If the pressure stays high for too long, it can cause the lens to move or damage nerve cells which can lead to blindness. In acute cases with very elevated pressure, permanent blindness may occur within hours. So, it’s important to seek treatment right away if you think your pet has symptoms of glaucoma 

 

Diagnosing and Treating Glaucoma

Unfortunately, there is no cure for glaucoma, but it can be managed for a period of time if it’s treated properly. Like many conditions, this is most effective when it is diagnosed early on. Early intervention can extend the time to vision loss, and for some pets, that time may exceed their life expectancy.   

Identifying the underlying cause of the glaucoma is key to identifying the best treatment options. A complete, detailed ophthalmic examination should be performed to determine the status of your pet’s vision, the stage of glaucoma, the underlying cause, and if there has been any permanent damage. Your veterinarian will measure intraocular pressure (IOP) using a tonometer. This quick test is non-painful, and most patients should measure under 20 mm Hg. If pressure is elevated, there are typically other symptoms to support a glaucoma diagnosis. 

The goal of the treatments is to bring the pressure down in the eye. This typically begins with medication in the form of eye drops. Some medications work to decrease the production of the fluid and others focus on helping the fluid drain better. The effectiveness of the medications and how long they can work to control glaucoma and maintain your pet’s vision varies between patients. Since there is no cure, once medication begins, it will need to continue for the length of your pet’s life.  

If medication alone becomes ineffective or if a pet is at a high risk of vision loss, laser surgery may also be used. One surgical option is called Endocyclophotocoagulation or ECPC. During the surgery, a strong beam of light is used to destroy the ciliary processes, the part of the eye that produces the aqueous humor, which then reduces the fluid production in the eye.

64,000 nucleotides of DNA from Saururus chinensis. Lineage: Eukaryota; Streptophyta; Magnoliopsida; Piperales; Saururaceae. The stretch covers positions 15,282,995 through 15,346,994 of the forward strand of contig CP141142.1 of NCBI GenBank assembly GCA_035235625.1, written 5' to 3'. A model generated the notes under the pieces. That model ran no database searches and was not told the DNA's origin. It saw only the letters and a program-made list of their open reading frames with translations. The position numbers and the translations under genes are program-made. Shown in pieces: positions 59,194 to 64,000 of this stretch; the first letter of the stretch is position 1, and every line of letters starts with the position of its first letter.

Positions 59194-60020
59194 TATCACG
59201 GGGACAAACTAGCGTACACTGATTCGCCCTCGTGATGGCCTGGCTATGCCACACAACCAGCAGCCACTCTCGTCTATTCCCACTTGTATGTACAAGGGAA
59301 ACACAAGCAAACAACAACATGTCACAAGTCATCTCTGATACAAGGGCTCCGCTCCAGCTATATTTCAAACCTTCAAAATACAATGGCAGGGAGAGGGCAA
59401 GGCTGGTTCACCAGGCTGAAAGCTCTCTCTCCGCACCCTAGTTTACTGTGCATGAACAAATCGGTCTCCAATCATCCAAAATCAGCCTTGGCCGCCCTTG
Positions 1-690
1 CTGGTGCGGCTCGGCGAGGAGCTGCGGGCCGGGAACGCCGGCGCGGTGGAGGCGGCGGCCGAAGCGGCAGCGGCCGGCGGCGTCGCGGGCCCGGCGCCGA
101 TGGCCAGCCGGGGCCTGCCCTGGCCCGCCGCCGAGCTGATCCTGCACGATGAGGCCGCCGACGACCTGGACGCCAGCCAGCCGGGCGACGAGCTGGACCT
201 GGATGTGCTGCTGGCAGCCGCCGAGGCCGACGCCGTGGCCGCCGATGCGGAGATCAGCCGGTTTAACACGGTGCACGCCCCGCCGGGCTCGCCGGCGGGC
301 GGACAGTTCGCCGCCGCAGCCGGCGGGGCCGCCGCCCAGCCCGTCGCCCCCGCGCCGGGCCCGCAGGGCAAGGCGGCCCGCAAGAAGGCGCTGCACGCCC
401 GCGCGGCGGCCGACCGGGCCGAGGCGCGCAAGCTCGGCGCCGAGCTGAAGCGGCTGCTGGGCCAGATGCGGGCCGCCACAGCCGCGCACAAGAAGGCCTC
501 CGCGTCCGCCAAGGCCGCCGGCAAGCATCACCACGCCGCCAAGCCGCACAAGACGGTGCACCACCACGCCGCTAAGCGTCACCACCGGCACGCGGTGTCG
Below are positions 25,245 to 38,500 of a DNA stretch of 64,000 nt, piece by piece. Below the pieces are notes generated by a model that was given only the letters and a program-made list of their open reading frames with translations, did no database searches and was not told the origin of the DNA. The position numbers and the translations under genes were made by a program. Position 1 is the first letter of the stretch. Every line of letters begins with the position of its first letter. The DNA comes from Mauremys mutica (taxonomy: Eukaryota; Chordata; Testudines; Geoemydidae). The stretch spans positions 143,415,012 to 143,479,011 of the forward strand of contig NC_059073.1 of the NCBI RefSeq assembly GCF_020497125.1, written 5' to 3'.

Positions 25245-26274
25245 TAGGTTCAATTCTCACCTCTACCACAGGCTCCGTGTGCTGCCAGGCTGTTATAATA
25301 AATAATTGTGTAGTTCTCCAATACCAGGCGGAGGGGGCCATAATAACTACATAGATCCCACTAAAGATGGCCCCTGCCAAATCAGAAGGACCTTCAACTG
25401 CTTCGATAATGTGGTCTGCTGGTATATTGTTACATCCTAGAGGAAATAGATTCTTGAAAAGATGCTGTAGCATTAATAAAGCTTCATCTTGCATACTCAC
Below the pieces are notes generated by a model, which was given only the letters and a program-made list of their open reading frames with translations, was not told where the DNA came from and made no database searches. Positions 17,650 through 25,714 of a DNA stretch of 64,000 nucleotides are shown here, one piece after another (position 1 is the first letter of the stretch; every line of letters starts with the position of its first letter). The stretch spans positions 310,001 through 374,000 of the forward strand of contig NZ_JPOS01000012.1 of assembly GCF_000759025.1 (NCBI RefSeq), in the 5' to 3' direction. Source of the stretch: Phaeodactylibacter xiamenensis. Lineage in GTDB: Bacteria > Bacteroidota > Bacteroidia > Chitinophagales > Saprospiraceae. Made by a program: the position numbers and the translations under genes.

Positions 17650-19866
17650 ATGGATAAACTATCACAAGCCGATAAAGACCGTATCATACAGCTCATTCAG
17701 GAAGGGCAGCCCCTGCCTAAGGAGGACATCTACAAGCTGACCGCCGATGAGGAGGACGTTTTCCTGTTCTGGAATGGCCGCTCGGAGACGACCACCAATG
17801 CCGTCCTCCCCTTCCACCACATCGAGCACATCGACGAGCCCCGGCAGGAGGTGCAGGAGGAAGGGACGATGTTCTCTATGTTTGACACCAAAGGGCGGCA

Cincinnati Ophthalmologist, Kuonen Cavens, performing surgery

 

If Your Pet Becomes Blind

If blindness ensues, the focus becomes helping your pet manage the pain. One surgery, an Enucleation, involves removing the eye and sewing the eyelids shut. There are options that remove parts of the eye and replace them with a prosthesis which offers a cosmetic approach. Another option is ciliary body ablation or chemical ablation where the veterinarian injects drugs that try to stop all intraocular fluid productionIf done to an eye with vision, it will cause blindness, so this procedure is reserved for those that are blind and experiencing pain from the elevated pressure. In this case, the eye may remain cloudy but can decrease the pain and discomfort your pet is experiencing. All surgeries present different risks and those should be discussed with your veterinary ophthalmologist.   

Although you can’t cure glaucoma, sight loss can often be slowed down, and you can ensure your pet is not in pain. It’s important to talk with your veterinarian and seek the help of a veterinary ophthalmologist if you believe your pet is experiencing signs of glaucoma. You can learn more about MedVet’s ophthalmology services or locate a specialist